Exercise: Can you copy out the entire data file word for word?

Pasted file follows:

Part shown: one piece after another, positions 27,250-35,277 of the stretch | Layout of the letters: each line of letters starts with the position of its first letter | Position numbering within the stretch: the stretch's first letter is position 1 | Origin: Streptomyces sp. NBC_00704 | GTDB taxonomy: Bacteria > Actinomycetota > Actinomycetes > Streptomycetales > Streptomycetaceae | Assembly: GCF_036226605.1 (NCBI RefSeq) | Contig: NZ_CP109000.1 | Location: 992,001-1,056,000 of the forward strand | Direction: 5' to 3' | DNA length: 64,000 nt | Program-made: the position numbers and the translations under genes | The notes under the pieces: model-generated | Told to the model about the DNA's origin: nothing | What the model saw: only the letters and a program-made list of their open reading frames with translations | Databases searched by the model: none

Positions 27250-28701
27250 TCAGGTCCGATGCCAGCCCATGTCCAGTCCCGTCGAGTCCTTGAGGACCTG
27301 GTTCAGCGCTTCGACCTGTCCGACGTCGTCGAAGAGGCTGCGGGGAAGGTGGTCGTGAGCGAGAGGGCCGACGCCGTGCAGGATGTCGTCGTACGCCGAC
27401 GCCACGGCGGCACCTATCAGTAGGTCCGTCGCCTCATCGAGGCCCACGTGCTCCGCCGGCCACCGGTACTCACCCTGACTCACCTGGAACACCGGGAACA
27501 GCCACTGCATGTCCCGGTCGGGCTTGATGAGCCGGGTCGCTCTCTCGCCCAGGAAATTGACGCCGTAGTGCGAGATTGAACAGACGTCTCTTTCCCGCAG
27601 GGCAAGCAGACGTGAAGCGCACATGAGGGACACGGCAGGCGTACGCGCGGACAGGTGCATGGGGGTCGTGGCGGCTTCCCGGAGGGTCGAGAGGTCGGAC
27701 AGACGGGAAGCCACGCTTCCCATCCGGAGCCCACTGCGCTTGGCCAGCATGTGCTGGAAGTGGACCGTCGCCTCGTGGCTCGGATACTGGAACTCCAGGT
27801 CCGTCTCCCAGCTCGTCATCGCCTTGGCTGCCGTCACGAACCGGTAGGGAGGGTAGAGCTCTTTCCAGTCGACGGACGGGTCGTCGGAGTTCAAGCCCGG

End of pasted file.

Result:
Part shown: one piece after another, positions 27,250-35,277 of the stretch | Layout of the letters: each line of letters starts with the position of its first letter | Position numbering within the stretch: the stretch's first letter is position 1 | Origin: Streptomyces sp. NBC_00704 | GTDB taxonomy: Bacteria > Actinomycetota > Actinomycetes > Streptomycetales > Streptomycetaceae | Assembly: GCF_036226605.1 (NCBI RefSeq) | Contig: NZ_CP109000.1 | Location: 992,001-1,056,000 of the forward strand | Direction: 5' to 3' | DNA length: 64,000 nt | Program-made: the position numbers and the translations under genes | The notes under the pieces: model-generated | Told to the model about the DNA's origin: nothing | What the model saw: only the letters and a program-made list of their open reading frames with translations | Databases searched by the model: none

Positions 27250-28701
27250 TCAGGTCCGATGCCAGCCCATGTCCAGTCCCGTCGAGTCCTTGAGGACCTG
27301 GTTCAGCGCTTCGACCTGTCCGACGTCGTCGAAGAGGCTGCGGGGAAGGTGGTCGTGAGCGAGAGGGCCGACGCCGTGCAGGATGTCGTCGTACGCCGAC
27401 GCCACGGCGGCACCTATCAGTAGGTCCGTCGCCTCATCGAGGCCCACGTGCTCCGCCGGCCACCGGTACTCACCCTGACTCACCTGGAACACCGGGAACA
27501 GCCACTGCATGTCCCGGTCGGGCTTGATGAGCCGGGTCGCTCTCTCGCCCAGGAAATTGACGCCGTAGTGCGAGATTGAACAGACGTCTCTTTCCCGCAG
27601 GGCAAGCAGACGTGAAGCGCACATGAGGGACACGGCAGGCGTACGCGCGGACAGGTGCATGGGGGTCGTGGCGGCTTCCCGGAGGGTCGAGAGGTCGGAC
27701 AGACGGGAAGCCACGCTTCCCATCCGGAGCCCACTGCGCTTGGCCAGCATGTGCTGGAAGTGGACCGTCGCCTCGTGGCTCGGATACTGGAACTCCAGGT
27801 CCGTCTCCCAGCTCGTCATCGCCTTGGCTGCCGTCACGAACCGGTAGGGAGGGTAGAGCTCTTTCCAGTCGACGGACGGGTCGTCGGAGTTCAAGCCCGG